Project operations and funding will be managed by our U.S.-based Executive Director. Our Kenyan Director and Project Officer will facilitate the trainings and support data collection to inform program improvements and expansion. Local chiefs and community leaders who have partnered with us for years will support community entry and participant recruitment and follow-up. Our U.S.-based Development Director will write, revised and disseminate project outcomes and resources for program scale up.
Using a human-centered design approach, you may uncover insights that lead to small or foundational changes to your organization’s existing strategy or processes in order to unlock the potential of your idea. How would your organization go about making such changes?
Kupenda and Kuhenza work closely to develop, implement and assess our strategic plans and budgets and to revise these as needed. Our U.S. and Kenyan Executive Directors speak weekly to review operational goals, address challenges and update programmatic strategies, based on available data and feedback from staff, beneficiaries and supporters. Major operational modifications are presented to the Kupenda and Kuhenza Board of Directors for feedback and approval prior to implementation. This regular communication and openness to change has allow our work to stay modern, refined and locally-led. Most recently, it has also allowed us to update our community leader training content and delivery approach, based on the feedback we collected from beneficiaries and supporters for this Challenge.
What is it that most attracted you to Amplify instead of a more traditional funding model?
Although we’ve pilot tested our community leader trainings, we now must assess and refine the model and delivery strategy so we can expand our impact. To do so we need investors, like Amplify, who provide not only funding, but also design support and who value beneficiary input. We are grateful that Amplify supports Kupenda's efforts to make our beneficiaries our leaders and design partners. This keeps our work culturally appropriate, locally-led and positioned for substantial, long-term impact.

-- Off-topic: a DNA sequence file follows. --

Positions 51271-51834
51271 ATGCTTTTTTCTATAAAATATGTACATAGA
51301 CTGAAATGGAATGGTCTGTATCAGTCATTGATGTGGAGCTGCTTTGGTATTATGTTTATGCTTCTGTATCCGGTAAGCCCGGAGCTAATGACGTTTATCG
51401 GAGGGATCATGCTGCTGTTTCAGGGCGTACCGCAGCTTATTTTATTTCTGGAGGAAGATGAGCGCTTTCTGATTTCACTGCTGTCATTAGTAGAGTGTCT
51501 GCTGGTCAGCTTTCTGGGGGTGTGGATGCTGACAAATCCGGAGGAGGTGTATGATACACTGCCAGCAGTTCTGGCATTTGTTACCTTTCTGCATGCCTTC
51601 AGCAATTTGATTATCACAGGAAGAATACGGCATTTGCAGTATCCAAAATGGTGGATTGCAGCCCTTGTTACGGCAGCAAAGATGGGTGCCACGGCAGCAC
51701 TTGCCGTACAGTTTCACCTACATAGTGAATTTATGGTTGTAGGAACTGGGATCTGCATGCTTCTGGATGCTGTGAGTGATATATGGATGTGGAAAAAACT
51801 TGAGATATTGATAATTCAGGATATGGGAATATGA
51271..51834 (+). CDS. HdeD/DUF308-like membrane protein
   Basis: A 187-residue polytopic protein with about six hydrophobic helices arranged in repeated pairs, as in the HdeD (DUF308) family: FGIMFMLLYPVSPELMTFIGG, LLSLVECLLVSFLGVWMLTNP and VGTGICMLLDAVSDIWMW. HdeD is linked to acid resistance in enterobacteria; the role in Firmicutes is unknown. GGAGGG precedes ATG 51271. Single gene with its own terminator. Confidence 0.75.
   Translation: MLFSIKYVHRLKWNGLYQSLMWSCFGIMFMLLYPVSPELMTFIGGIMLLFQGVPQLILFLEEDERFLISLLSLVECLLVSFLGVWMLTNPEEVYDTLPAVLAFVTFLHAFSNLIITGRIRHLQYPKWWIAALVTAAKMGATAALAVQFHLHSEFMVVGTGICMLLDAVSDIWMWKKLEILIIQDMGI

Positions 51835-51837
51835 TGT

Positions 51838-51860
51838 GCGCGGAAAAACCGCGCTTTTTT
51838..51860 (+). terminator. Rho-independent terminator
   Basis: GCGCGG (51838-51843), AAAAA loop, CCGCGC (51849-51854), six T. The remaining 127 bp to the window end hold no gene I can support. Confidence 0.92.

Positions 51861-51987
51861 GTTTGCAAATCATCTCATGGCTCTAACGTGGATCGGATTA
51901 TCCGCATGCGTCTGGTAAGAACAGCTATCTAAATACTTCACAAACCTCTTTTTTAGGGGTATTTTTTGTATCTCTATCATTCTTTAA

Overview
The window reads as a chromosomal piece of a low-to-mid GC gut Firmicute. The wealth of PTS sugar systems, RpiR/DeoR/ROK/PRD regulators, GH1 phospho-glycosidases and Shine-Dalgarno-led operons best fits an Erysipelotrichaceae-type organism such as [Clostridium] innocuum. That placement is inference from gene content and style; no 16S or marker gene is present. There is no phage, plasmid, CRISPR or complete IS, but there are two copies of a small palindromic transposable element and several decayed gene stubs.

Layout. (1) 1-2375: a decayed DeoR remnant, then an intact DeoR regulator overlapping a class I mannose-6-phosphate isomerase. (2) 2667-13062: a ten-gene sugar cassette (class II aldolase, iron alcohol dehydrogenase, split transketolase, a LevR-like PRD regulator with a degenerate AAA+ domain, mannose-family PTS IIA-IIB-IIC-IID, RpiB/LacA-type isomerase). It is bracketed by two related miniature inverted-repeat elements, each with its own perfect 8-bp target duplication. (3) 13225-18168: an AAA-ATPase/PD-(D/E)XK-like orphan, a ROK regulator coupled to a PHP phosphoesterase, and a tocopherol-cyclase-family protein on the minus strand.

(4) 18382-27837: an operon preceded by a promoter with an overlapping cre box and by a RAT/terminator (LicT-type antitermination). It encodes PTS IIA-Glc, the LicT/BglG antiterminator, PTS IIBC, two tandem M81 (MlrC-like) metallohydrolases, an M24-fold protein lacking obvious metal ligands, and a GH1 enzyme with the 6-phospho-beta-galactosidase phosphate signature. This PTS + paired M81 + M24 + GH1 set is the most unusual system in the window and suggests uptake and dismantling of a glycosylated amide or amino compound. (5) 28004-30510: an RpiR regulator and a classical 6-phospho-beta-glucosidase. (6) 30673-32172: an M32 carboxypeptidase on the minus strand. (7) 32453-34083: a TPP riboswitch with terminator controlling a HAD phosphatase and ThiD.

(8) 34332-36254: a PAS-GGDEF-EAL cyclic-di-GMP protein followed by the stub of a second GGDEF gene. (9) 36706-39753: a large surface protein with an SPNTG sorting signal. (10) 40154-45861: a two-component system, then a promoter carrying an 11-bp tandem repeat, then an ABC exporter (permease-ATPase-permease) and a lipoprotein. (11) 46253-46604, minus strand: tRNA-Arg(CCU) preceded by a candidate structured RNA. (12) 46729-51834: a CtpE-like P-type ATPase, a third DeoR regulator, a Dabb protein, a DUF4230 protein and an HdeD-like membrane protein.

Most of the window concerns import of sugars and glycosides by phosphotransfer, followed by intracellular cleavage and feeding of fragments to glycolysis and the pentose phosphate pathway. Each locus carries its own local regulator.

What challenges do your end-users face? (1) What is the biggest challenge that your end-users face on a day-to-day, individual level? (2) What is the biggest systems-level challenge that affects your end-users?
1) Although community leaders are often highly-respected by their communities, many are impoverished due to the poverty of those they serve. Tithe and client fees are often meager and many of these leaders are uneducated, making income diversification a challenge.
2) Traditional medicine has permeated African society for centuries and is practiced by most citizens, even those who claim Christianity or Islam. While some traditional practices are helpful, many cause harm and even death. Awareness of these harmful practices is growing and causing traditional healers to be arrested, replaced by modern practitioners, or forced to close their practices. These realities have created fear, suspicion, secrecy and competition among healers, which limits their willingness to work openly with others.
Tell us about your vision for this project: (1) share one sentence about the impact you would like to see from this project in five years and (2) what is the biggest question you need to answer to get there?
- By 2022, we aim to improve medical outcomes among 50,000 children with disabilities by educating and empowering 15,000 community leaders (5,000 directly in Kenya and 10,000 through global partnerships) to effectively advise, treat and refer families impacted by disability.
- How do we measure the short and long-term impact of our community leader trainings and incorporate that data into evidence-based program modifications that will support improved health for 20,000 children each year?
How long have you and your colleagues been working on this idea together?
How many of your team’s paid, full-time staff are currently based in the location where the beneficiaries of your proposed idea live?
Between 5-10 paid, full-time staff
Is your organization registered in the country you intend to implement your idea in?
We are registered in all countries where we plan to implement.
My organization's operational budget for 2016 was:
Between $100,000 and $500,000 USD
If your team/idea/organization has a website, please share the URL below.
Kupenda was registered in the U.S. in 2003 and created a partner organization in Kenya in 2008, called Kuhenza. Kuhenza works with local leaders to help thousands of children with disabilities access education and medical care each year. Kuhenza’s Board and staff keeps our work culturally sensitive, locally-led and federally recognized within Kenya